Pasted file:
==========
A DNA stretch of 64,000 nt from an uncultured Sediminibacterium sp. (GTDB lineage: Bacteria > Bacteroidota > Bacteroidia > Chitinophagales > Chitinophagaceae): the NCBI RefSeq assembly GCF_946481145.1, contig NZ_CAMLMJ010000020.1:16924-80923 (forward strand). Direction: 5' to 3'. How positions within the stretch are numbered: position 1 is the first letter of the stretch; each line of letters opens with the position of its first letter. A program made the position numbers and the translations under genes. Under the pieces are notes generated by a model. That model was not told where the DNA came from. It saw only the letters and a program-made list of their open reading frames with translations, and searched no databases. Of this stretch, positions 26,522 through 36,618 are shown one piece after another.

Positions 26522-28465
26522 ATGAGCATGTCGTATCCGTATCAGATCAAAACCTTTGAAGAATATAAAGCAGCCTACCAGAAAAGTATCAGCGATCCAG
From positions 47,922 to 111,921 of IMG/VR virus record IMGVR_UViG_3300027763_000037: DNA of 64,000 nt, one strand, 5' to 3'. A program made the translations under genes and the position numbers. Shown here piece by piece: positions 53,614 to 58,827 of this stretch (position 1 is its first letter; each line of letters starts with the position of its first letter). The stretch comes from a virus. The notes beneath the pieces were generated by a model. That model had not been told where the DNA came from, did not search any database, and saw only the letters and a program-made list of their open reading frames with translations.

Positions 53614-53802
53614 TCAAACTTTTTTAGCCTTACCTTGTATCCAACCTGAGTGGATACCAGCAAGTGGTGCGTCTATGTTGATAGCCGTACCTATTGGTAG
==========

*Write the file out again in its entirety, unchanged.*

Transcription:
A DNA stretch of 64,000 nt from an uncultured Sediminibacterium sp. (GTDB lineage: Bacteria > Bacteroidota > Bacteroidia > Chitinophagales > Chitinophagaceae): the NCBI RefSeq assembly GCF_946481145.1, contig NZ_CAMLMJ010000020.1:16924-80923 (forward strand). Direction: 5' to 3'. How positions within the stretch are numbered: position 1 is the first letter of the stretch; each line of letters opens with the position of its first letter. A program made the position numbers and the translations under genes. Under the pieces are notes generated by a model. That model was not told where the DNA came from. It saw only the letters and a program-made list of their open reading frames with translations, and searched no databases. Of this stretch, positions 26,522 through 36,618 are shown one piece after another.

Positions 26522-28465
26522 ATGAGCATGTCGTATCCGTATCAGATCAAAACCTTTGAAGAATATAAAGCAGCCTACCAGAAAAGTATCAGCGATCCAG
From positions 47,922 to 111,921 of IMG/VR virus record IMGVR_UViG_3300027763_000037: DNA of 64,000 nt, one strand, 5' to 3'. A program made the translations under genes and the position numbers. Shown here piece by piece: positions 53,614 to 58,827 of this stretch (position 1 is its first letter; each line of letters starts with the position of its first letter). The stretch comes from a virus. The notes beneath the pieces were generated by a model. That model had not been told where the DNA came from, did not search any database, and saw only the letters and a program-made list of their open reading frames with translations.

Positions 53614-53802
53614 TCAAACTTTTTTAGCCTTACCTTGTATCCAACCTGAGTGGATACCAGCAAGTGGTGCGTCTATGTTGATAGCCGTACCTATTGGTAG